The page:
I've improved from a 3 (or a bit lower) to a solid 5 on Dr Lerner's scale, which is huge. For me, it's the difference between having no life and having some life. I can visit with my friends and even go out to lunch if I limit walking. Immediately before Valcyte treatment, and hour visit with a friend at my home exhausted me.

    I tutor 2-3 hours on weekdays, so I have human contact. :D I can go out shopping or to dinner with my family (with wheelchair) and not have to go to bed as soon as we get home. If I had a power chair (I'm working on that), I could do more out-of-home things without sending myself into PENE. I can read. I can visit my friends at their houses if someone drives me and I can sit with my feet up.

    I have a life. I'm not stuck in bed or recliner watching my life pass me by. I am in a recliner most of the day, but I can sit at a desk or table for a number of hours each day. I'm connected to the world and I can get out of the house (with assistance) and do things. I feel good (most of the time). I'm not dead-woman-walking. Okay, not even walking... I was more like dead-woman-propped-in-a-corner.

    I'm still on Valcyte. I've also been on Valtrex for a couple of months.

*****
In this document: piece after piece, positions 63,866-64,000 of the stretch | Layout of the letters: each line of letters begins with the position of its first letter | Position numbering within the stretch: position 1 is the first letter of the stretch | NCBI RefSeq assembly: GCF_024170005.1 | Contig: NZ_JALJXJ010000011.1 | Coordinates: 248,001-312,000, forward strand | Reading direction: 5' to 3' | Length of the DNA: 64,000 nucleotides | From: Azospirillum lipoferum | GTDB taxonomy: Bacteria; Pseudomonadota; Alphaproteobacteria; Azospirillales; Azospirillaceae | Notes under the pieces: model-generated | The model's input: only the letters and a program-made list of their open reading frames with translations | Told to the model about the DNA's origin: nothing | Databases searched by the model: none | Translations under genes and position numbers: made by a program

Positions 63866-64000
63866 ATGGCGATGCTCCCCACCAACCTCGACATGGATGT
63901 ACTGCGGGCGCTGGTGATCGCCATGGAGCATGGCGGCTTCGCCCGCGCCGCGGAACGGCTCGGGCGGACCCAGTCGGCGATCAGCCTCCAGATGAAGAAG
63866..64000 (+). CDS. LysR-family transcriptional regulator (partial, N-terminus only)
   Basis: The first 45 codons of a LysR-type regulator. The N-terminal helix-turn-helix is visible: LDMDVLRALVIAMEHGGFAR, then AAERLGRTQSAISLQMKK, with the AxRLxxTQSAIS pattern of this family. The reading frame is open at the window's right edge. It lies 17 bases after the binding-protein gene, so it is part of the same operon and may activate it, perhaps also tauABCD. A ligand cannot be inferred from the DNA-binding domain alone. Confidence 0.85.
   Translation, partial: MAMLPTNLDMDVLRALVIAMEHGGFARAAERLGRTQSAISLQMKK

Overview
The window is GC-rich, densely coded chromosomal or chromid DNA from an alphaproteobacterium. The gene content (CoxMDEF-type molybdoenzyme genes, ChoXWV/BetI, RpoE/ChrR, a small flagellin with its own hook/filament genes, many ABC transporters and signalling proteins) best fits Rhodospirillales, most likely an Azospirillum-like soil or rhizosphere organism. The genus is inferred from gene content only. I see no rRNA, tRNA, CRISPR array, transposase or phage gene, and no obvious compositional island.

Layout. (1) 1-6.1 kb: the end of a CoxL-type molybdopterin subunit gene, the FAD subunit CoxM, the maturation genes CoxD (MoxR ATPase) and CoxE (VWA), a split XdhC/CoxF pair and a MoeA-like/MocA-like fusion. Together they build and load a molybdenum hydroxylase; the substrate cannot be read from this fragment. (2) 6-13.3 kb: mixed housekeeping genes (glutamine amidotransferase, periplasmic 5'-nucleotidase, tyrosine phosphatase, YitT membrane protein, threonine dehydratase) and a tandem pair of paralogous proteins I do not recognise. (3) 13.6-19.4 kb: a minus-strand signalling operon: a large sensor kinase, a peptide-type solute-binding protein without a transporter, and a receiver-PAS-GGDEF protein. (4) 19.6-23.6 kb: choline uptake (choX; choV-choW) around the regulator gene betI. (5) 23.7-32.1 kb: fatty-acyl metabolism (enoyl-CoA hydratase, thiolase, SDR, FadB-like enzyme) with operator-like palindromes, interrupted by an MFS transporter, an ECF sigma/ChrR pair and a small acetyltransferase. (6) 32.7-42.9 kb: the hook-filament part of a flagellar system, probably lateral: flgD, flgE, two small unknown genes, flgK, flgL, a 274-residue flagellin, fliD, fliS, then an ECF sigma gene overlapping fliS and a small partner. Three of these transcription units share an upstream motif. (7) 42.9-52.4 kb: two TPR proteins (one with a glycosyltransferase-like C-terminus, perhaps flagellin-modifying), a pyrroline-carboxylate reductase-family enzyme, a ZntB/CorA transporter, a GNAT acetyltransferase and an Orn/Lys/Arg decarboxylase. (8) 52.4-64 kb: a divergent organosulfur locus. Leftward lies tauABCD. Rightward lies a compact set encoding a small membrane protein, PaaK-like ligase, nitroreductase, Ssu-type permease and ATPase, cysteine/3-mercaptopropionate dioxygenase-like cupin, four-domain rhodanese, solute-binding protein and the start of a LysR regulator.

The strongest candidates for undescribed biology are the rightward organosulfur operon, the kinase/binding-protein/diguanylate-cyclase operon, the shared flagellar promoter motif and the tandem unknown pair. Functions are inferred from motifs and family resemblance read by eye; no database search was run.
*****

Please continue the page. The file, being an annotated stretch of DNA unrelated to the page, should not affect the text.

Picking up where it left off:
I have some guesses about my situation and where I might go from here.

    I wonder if my immune system is functioning much more poorly than my daughter's. I had an IRIS-type rxn on Valcyte that she didn't have (see earlier posts) which makes me wonder if my immune system was almost shut down, while hers was still functioning, although poorly.

    AVs stop the virus from replicating (or slow it down), but they don't kill the viruses. If my immune system is only barely able to kill the virus, then it's going to take me a long, long time to clear it. My daughter's immune system may be doing a better job of killing the virus while the AVs are stopping it from replicating.

    It's on my list for my next appt with Dr Lerner to ask about immunomodulators. I haven't heard that he uses any of the meds/supps that increase NK function, but who knows. He did not do any immune function tests for us, I do know that.

    I'm very, very, very glad we got Valcyte. It's made a HUGE difference in our lives. I'm kicking myself for not trying it years sooner when I knew it was available.

    The downside? Valcyte is extremely expensive and requires very careful monitoring. The cost of the med itself, even with insurance, plus the cost of the testing and doctor visits necessary to monitor for serious side effects is unbelievable. To do it for 2 people is next to impossible. We are broke. Flat broke. But for us it was worth it. I would have paid all that money just to get my daughter to where she is after 18mo.

    Is Valcyte a cure? I would say not. I think there's still some underlying reason that explains why our immune systems are not keeping these normally latent infection suppressed. Until we deal with that, we're not cured.

    However, if treating the secondary infections clears up most, or even many, of the symptoms, we are much better off than we would be otherwise. And that is something we can do today, even if we don't know the root cause of our illness.
     
  5. eric_s

    eric_s Senior Member